By Steven Krolak
(NEW ALBANY, Ind.)–Sandra Johnson remembers playing teacher as a child, in a classroom of make-believe students.
“Gaining knowledge, and sharing it, were my ultimate goals,” she said.
Today, as senior lecturer in the areas of allied health and health information management, she prepares real live students to enter a career that didn’t even exist in her imaginary classroom: medical coding.
A foreign language
What is coding exactly?
Simply put, it’s a system that reduces the delivery of medical treatment to a numerical matrix for the purposes of payment and record-keeping.
Imagine a hospital rendered as a paint-by-numbers tableau, and you can begin to get a picture of how this works. Essentially every single diagnosis, intervention and medication is given a number. These codes make it possible to deliver healthcare to billions of people, and to bill the entities helping to pay for that healthcare.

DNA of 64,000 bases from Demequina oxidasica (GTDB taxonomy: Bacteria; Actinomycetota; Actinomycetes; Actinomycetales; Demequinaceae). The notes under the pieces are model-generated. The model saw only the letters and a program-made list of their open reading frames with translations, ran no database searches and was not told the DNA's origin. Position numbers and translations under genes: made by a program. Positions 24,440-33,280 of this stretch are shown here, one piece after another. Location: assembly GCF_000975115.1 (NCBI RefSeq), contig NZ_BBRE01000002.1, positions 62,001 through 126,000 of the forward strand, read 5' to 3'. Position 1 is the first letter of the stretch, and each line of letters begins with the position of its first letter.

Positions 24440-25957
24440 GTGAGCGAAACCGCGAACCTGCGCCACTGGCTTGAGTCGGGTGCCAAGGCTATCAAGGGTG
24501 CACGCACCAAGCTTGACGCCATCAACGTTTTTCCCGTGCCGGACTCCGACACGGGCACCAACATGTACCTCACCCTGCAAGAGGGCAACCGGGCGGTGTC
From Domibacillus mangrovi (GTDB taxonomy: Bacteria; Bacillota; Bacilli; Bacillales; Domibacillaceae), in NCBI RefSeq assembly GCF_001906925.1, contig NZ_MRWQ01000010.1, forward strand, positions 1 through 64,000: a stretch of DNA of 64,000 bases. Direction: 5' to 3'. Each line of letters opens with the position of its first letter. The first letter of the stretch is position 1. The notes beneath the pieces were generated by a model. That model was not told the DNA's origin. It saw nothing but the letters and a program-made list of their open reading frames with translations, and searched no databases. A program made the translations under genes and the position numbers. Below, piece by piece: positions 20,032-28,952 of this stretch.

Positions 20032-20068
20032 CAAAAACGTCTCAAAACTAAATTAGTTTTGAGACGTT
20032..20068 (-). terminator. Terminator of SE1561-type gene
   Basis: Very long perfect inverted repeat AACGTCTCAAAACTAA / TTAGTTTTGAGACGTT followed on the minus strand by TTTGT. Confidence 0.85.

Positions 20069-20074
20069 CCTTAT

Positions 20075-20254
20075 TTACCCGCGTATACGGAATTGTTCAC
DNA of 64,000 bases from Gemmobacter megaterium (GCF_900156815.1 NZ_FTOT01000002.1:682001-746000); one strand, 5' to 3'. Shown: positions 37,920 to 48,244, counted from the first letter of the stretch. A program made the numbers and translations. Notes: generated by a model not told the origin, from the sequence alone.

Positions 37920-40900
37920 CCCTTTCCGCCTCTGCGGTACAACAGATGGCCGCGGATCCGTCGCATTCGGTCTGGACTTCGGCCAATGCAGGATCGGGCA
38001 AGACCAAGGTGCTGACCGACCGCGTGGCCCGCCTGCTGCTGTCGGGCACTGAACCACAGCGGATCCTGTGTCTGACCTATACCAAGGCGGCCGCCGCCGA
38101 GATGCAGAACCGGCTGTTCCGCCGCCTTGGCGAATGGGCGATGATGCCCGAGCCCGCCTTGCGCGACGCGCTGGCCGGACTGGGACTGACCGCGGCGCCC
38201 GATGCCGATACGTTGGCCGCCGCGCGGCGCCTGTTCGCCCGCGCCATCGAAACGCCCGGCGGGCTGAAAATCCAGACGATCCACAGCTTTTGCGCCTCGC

Johnson likens coding to learning a foreign language—one that changes the minute you think you have mastered it.
Actually three foreign languages: the International Classification of Diseases (ICD), now in its tenth iteration; the Current Procedural Terminology (CPT); and the Healthcare Common Procedure Coding System (HCPCS).
These systems are contained in manuals the size of phone books, and are updated annually.
Maybe “updated’ is an understatement.
As the industry grows and diversifies, coding becomes more complex and granular.
The ICD-9 contained 13,000 codes. ICD-10, now in use, contains over 72,000.
Johnson knows it won’t stop there.
“The 2021 code books will bring a whole new world to coders, including new codes for coronavirus and the vaccines that are introduced to prevent this disease,” Johnson said.
This growth, fueled by new diseases, medical technologies and insurance protocols, has driven many older coders into early retirement, providing newcomers with significant opportunities—if they can make the grade.
Helping them make the grade is Johnson’s job.
Empathy and expertise